4

I used a combination of a Respro Techno Anti-Pollution Mask and some Decathlon clear glasses like the ones Narcis Calvet suggests. I found that in the winter breathing out through the mask caused breath to leak out of the top of the mask and condense on the glasses, which was most annoying when standing still at the traffic lights.The pollution mask I found ...


4

I ride a bike almost everyday not in very clean city - Kharkov, UA. And had similar problem as you have. My decision was: breathe in by nose, breathe out by mouth. It's easier than doing this by nose only, and safer for lungs when breathe just by mouth. I'll explain: Mouth is not very good defended from a polluted air. But in nose we have small hairs that ...


3

The only ones I know of are made by Respro, like this, but I'm sure other brands are available. Summary: yes, cycling-specific ones do exist. Searching turns up some discussion, blogs, forums and user reviews in online cycling shops. However, this is all anecdotal, and it isn't clear: how useful they are this will depend quite particularly on your ...


2

There is really nothing you can do. Anti-pollution masks are mostly placebo, and beside making breathing harder, they have close to zero efficiency in terms of air filtering. Military gas mask would do the job, but for obvious reasons it is not appropriate for biking.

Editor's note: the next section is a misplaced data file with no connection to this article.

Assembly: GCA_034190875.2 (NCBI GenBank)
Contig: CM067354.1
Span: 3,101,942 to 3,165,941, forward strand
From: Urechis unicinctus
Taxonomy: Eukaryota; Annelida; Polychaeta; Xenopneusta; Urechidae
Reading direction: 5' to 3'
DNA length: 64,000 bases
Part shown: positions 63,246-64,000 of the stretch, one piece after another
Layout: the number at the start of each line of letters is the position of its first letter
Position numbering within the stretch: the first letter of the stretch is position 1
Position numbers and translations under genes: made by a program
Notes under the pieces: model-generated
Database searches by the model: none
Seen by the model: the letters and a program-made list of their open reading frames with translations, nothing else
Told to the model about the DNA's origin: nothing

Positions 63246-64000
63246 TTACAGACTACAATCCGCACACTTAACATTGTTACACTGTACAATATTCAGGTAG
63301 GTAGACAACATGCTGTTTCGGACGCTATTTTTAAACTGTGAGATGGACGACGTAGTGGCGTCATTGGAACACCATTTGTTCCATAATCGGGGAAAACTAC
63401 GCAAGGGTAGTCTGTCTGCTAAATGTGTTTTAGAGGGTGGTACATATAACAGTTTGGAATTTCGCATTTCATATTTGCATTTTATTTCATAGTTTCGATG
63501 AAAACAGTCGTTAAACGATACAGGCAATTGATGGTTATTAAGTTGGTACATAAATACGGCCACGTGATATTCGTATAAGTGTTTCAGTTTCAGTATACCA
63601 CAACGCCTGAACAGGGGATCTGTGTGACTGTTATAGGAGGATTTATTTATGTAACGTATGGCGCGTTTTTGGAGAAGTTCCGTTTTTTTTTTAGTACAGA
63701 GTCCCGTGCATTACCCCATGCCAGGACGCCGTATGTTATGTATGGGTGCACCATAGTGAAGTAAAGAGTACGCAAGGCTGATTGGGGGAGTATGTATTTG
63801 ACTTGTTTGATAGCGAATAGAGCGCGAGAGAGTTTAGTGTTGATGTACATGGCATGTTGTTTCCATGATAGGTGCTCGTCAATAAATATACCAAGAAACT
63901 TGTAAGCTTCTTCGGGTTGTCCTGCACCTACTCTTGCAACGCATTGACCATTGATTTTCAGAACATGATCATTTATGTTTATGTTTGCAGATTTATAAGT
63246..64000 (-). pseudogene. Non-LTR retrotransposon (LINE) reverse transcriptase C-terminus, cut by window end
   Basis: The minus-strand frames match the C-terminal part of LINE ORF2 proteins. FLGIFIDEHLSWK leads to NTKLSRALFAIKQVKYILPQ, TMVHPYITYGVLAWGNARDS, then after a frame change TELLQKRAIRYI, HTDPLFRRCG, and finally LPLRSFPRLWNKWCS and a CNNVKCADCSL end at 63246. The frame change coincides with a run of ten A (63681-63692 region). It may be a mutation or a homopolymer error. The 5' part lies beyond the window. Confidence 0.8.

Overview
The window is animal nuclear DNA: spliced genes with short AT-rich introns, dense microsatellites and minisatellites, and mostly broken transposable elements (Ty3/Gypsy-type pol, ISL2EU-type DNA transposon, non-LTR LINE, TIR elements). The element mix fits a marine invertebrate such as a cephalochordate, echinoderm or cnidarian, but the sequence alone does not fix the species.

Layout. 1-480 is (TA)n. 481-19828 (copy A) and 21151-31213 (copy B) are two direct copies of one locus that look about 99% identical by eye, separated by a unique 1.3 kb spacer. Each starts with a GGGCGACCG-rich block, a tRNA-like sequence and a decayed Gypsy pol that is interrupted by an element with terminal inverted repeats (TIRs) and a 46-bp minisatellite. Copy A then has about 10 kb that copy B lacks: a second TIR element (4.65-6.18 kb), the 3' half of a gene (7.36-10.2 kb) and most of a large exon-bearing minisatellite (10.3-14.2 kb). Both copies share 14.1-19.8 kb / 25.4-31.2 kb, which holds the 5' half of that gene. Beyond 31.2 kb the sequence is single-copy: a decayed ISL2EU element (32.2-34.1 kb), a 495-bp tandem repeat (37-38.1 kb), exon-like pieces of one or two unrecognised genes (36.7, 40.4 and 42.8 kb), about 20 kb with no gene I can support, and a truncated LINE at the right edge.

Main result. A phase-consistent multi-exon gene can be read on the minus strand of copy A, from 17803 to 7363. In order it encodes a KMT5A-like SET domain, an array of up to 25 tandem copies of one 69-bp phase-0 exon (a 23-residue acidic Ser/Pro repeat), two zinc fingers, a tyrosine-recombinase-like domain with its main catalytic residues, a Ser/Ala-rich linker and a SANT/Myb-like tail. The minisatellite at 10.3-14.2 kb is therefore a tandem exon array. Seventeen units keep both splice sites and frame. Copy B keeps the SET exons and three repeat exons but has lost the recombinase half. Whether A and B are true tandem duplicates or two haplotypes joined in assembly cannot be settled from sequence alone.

2

I've worn the respro in Beijing for about a year where the air pollution apparently causes lung cancer. Of course, that is a long term effect that is hard to measure immediately, but I can say that the air smells much cleaner and I "feel" better after riding through traffic with the mask on as opposed to without it. Your face gets a bit sweaty, but it can be ...


2

Trials on the N95 concluded that it didn't really do a good job filtering chemical pollution. http://www.controlled-trials.com/ISRCTN74390617 and the results: http://www.ncbi.nlm.nih.gov/pubmed/23013369


2

Along similar lines as @Murph suggests cyclists are often less affected than vehicle passengers because the air intakes on most cars are placed lower to the ground than most cyclists' noses (recumbent riders take note ...). Many of the nasties, particularly particulate matter, sink and aren't at the higher levels. Personally I've always struggled to breath ...


2

Interestingly, there was a point where studies (too long ago for me to even begin to remember sources) suggested that cyclists were probably less affected by pollution because, as a consequence of the regular exercise they were taking, their lungs were more efficient and so needed less air (and hence pollutants) to get the same oxygen. This was perhaps ...


1

Seems like the conclusions from the reports posted for this question range from "it's not a concern" to "it will kill you." Here's my two cents on short-term effects:I live in a fairly polluted city (22nd in the US this year, I believe) and my experience is that anything above what is considered "moderate" ozone levels (0.060 to 0.075 ppm, source links ...